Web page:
[FOM] Non-distributive predication
Tom McKay
tjmckay at syr.edu
Mon Jul 14 09:40:00 EDT 2003
On July 12, Dean Bruckner wrote (in response to my posting of July 11):
>Where I may disagree with you is in the possibility of a "set of everything"
>
(E x) (y) [ y among x ]
I don't propose a set of everything. The theory has as a theorem that
some things are such that everything is among them (if there are any
things at all). But the theory does not propose that there are any
sets at all.
>Only true, I think, when there are finitely many things. The idea of an
>infinite set depends on that distinction between "member of" and "subset of"
>that among theory obliterates. Turning to your plural induction axiom, you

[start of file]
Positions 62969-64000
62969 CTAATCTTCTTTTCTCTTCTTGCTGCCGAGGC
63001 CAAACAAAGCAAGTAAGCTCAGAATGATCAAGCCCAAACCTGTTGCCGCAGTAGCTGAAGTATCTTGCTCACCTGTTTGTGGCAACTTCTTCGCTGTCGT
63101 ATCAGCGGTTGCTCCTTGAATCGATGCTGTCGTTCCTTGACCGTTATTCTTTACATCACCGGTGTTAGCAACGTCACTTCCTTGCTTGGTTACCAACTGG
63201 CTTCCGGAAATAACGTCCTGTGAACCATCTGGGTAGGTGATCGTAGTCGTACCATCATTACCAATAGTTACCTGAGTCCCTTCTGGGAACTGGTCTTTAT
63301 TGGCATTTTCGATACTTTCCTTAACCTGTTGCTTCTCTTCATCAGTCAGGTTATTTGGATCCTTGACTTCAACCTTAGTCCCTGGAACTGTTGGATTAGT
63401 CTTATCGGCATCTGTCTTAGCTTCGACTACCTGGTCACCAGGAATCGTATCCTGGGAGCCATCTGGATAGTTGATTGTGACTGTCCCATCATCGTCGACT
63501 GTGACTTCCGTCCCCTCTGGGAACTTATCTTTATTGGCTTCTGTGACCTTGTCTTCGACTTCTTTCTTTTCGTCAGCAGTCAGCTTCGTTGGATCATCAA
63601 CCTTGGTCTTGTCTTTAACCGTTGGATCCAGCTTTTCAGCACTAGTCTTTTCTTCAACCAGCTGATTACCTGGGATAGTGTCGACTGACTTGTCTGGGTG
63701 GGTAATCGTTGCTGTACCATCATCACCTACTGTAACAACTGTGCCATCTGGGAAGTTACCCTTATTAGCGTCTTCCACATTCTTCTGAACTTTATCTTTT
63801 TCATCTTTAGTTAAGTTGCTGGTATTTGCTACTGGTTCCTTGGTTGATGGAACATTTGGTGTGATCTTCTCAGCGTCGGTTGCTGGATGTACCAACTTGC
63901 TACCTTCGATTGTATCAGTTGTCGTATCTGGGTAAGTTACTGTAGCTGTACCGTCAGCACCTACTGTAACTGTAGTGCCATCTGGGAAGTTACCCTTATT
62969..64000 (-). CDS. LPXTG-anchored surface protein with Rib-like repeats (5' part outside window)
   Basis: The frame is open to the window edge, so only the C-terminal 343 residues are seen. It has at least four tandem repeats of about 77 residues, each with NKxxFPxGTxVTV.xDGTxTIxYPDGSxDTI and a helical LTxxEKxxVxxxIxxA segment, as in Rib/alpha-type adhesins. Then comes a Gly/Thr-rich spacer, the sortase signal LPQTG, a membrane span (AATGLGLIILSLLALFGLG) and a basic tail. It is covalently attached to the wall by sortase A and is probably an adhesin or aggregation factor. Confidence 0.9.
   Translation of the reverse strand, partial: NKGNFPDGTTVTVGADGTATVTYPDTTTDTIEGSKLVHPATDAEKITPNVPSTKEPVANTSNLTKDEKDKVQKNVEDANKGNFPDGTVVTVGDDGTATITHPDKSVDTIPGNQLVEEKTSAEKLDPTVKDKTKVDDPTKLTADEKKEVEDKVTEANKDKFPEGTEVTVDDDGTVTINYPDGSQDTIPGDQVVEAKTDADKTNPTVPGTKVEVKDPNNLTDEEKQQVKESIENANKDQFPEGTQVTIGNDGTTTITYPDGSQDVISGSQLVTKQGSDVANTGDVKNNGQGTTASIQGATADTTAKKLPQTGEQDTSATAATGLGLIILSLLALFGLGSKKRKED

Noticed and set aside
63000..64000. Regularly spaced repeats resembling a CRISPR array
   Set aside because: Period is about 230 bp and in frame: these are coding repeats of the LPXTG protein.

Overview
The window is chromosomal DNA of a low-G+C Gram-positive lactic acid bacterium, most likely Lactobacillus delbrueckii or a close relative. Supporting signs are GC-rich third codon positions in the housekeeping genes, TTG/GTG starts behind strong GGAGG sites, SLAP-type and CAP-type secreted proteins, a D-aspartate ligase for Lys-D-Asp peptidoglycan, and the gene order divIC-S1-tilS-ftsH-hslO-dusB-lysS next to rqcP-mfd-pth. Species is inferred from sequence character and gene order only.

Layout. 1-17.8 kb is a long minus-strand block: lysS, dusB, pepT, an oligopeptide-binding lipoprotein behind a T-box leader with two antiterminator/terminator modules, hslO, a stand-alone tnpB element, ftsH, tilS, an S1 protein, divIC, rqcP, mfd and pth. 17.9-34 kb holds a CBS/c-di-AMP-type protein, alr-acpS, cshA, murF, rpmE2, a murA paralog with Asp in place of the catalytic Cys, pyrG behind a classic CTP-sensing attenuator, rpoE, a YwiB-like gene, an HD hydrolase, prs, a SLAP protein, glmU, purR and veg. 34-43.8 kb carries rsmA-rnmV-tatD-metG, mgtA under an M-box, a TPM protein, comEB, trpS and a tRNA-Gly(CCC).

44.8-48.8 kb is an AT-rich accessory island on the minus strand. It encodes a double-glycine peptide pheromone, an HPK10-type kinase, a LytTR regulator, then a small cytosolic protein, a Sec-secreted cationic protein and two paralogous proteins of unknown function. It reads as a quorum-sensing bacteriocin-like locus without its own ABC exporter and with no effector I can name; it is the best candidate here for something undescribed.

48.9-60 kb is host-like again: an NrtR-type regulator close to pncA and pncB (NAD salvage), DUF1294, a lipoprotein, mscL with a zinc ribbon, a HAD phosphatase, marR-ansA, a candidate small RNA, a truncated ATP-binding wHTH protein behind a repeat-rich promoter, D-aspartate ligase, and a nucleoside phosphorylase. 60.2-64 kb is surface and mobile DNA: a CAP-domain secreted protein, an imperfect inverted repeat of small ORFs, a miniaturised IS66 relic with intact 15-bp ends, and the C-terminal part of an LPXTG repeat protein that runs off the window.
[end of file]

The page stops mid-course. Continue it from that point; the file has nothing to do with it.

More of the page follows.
>need to state somewhere that the successor of any x is not within the set of
>predecessors.
>
> (X among P) (E y among P) [ y succeeds X & ~ y among X ]
>
>But is P among P or not? If it is, there is an object among P that is not
>among P. There may be a way around this, but I haven't see one.
I don't understand this. I don't see the connection between what I am
saying and any issues that have to do with whether there are
infinitely many things.
>I had a long interchange with Harvey about this, his view was
>that the onus is on "among" theory to show it can handle "ordinary
>mathematics". I don't know enough ordinary mathematics to do this.
>
I have made the more definite proposal that this handles all of the
mathematics that second-order arithmetic handles, in essentially the
same way. I too feel a bit inadequate mathematically as far as
carrying out that development, and that is part of why I sent the
message to fom.
Thanks for the comments.
Tom
--
Tom McKay
Philosophy Department
Syracuse University
Syracuse NY 13244
315 443 4501
tjmckay at syr.edu
More information about the FOM
mailing list